Countries – Costa Rica


Home to over 50,000 U.S. citizens, Costa Rica is one of the most popular foreign retirement destinations for Americans. Retirees are attracted by the natural beauty, good weather, amenities, and laid-back population. Various studies have found Costa Ricans to be among the happiest on earth.

Costa Rica also offers some of the best, and most diverse, scenery on earth, with rain forests, active volcanoes, and fabulous beaches, and, for Americans, many of the comforts of home like supermarkets, shopping malls, museums, social clubs, and restaurants. In addition to eating out, shoppers can purchase fresh meats, fruits and vegetables for very little at one of many outdoor markets. Costa Rica also has one of the most remarkable and eclectic populations of wildlife in the world, supported by the most extensive park system in Latin America. More than 10% of the country is protected national parkland.

Costa Rica offers a low cost of living. Despite the influx of retirees, it remains inexpensive. Even in major cities, property taxes can be very low – as little as 0.25% of a home’s registered value. For those looking to rent, there are quality two-bedroom homes available for around $200 per month. When dining out, residents can spend around $1.50 for breakfast, $2 for lunch and between $4 and $6 for dinner.

Although a foreign country, Costa Rica is a politically stable democracy, especially compared to other Latin American nations. The country has been peaceful since 1949, when the government dissolved the army and redirected military funding toward the police, education, and environmental and cultural preservation. The overall crime rate is higher than many parts of the U.S., according to the State Department, but the rate of violent crime is relatively low; the homicide rate is lower than other Central American countries and places like Puerto Rico and the U.S. Virgin Islands.

Healthcare is another issue of concern to many retirees. Costa Rica is known for having medical care that’s comparable to the United States. For example, Hospital CIMA San Jose, an affiliate of the Baylor Medical Center in Houston, is a modern facility with the same medical technology and procedures as top U.S. hospitals. Clinica Biblica is another major hospital with the same quality of service one can find at CIMA.The costs are much lower though – International Living magazine estimates that health care costs about a third to a fifth of what it is in the U.S. Physicians rarely charge more than $60 per visit, even for house calls. Private health insurance typically only costs about $60 to $130 per month.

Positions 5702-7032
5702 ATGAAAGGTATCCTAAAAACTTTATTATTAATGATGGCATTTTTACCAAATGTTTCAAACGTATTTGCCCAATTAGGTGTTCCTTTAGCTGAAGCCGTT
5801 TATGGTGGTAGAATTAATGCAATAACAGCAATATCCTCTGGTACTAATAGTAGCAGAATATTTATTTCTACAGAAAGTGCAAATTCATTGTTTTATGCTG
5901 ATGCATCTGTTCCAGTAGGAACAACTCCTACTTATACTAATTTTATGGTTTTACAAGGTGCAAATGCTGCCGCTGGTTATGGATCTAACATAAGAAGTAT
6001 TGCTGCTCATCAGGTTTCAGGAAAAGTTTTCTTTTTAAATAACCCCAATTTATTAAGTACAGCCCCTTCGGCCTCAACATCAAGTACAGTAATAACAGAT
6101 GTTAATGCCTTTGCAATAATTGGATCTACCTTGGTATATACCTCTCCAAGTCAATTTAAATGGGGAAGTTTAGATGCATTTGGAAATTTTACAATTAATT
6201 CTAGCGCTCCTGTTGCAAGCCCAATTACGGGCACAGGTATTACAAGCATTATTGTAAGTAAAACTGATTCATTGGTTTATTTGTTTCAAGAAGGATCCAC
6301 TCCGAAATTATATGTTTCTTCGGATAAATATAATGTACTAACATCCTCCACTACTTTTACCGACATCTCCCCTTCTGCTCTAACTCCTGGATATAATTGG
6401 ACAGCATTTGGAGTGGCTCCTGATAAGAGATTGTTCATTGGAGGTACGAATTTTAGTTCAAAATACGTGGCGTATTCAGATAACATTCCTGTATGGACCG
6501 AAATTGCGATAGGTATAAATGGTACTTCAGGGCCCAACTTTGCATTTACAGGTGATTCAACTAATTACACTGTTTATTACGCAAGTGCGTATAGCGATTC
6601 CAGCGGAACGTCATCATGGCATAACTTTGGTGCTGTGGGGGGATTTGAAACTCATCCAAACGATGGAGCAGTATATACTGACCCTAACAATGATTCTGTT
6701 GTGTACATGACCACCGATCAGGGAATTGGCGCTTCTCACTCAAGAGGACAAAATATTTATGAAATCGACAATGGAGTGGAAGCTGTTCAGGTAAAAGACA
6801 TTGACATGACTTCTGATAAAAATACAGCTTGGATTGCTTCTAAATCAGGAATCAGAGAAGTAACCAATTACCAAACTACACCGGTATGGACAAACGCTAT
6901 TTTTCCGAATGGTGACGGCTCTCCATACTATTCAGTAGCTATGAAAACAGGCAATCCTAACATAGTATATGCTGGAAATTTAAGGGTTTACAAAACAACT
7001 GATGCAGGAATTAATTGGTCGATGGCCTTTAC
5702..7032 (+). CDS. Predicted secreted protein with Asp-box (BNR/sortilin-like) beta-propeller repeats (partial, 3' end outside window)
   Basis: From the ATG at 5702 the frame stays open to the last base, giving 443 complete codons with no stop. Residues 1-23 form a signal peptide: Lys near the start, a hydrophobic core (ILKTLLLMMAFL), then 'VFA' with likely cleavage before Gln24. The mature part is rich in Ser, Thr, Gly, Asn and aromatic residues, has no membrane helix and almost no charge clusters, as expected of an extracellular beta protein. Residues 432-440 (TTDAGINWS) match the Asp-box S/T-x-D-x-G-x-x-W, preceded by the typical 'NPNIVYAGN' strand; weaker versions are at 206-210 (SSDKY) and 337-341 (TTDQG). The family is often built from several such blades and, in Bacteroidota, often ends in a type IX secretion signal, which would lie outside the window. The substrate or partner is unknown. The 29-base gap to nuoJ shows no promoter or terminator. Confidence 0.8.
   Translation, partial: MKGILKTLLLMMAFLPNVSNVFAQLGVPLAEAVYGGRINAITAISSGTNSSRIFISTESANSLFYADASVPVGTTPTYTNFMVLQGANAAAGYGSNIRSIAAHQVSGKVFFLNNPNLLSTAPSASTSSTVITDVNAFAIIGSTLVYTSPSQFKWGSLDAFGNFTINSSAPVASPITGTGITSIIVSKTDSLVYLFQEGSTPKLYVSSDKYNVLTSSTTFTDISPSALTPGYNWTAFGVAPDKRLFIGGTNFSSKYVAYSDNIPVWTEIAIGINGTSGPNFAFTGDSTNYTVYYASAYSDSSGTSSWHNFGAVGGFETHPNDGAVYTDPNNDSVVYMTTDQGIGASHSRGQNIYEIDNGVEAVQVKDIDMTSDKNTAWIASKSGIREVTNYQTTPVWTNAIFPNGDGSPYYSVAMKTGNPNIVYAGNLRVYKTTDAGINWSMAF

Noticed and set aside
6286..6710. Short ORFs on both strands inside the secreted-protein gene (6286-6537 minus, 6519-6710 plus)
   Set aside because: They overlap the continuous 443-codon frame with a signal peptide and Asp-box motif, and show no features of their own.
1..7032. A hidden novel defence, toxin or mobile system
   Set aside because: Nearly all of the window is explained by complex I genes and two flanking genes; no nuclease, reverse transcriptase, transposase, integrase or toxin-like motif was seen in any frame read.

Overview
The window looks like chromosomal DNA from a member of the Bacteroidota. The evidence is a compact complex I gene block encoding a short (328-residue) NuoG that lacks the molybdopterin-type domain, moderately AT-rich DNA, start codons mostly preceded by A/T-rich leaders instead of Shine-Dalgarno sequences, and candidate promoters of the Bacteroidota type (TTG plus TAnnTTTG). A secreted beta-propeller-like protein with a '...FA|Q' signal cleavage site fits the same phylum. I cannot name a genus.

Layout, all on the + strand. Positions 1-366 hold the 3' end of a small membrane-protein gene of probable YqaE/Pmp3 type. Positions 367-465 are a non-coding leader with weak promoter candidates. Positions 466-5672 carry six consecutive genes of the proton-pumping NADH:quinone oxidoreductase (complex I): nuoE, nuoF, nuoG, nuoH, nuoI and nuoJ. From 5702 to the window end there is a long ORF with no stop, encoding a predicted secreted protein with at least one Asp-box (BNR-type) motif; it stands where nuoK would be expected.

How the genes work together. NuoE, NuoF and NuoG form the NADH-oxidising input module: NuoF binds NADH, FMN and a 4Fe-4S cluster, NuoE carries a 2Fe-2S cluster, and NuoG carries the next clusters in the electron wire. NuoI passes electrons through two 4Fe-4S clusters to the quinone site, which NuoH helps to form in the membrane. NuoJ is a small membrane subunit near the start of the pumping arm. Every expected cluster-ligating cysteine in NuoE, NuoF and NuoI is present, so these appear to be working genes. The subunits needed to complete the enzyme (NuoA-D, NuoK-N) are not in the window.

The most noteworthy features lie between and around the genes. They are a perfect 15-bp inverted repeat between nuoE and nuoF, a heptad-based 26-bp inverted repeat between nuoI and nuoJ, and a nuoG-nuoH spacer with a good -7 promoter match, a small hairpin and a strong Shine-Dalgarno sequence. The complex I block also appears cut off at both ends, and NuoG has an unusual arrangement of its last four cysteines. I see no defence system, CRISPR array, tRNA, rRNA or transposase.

For a Latin American country, the infrastructure is well developed. Many of the roads are two lanes, but well-maintained with millions of dollars of spending by the government. The tap water is generally clean and drinkable, high-speed Internet and reliable phone service are available in most places, and in the cities there’s a good taxi and bus system that makes it easy to get around.

Living in Costa Rica, it’s a short commute back to the states. Costa Rica is a short 2.5-hour flight from Miami, but you have to make sure your customs papers are in order. Many Costa Ricans speak English, with such a large number of Americans already living in the country, many common tasks like getting a driver’s license, renting a house, and setting up utilities can be done entirely in English.

Living in Costa Rica does have some downsides. With the increase in population, costs are going up. While it’s still relatively cheap in many areas, housing costs in popular destinations like upscale beach towns, can exceed $4,000 a month or more, and there are multimillion-dollar properties for sale.

While there are no taxes on foreign retirement income, automobiles and gasoline are expensive, often more than $5 per gallon. Costa Rica is also largely a rural area. Outside of large cities like San Jose and San Ramon, there are many small towns with a few thousand people, a few stores and cafes, and a medical clinic. Those who are accustomed to the bustle and amenities of the big city might have some adjustments to make.

San Ramon, incidentally, is a popular destination for many retirees. It’s located in the hills, at about 3,000 feet elevation, and with a population of over 80,000 in the metro area, it offers many amenities like shopping, theaters, a symphony orchestra, a few museums, Saturday farmers markets, and many volunteer opportunities for retirees. It’s also close to a tropical forest with hiking trails. The city is 40 miles from the capital of San Jose and 45 minutes from the Pacific beach.

For more information

The Real Costa Rica

International Living’s Live in Costa Rica page

U.S. State Department Costa Rica information

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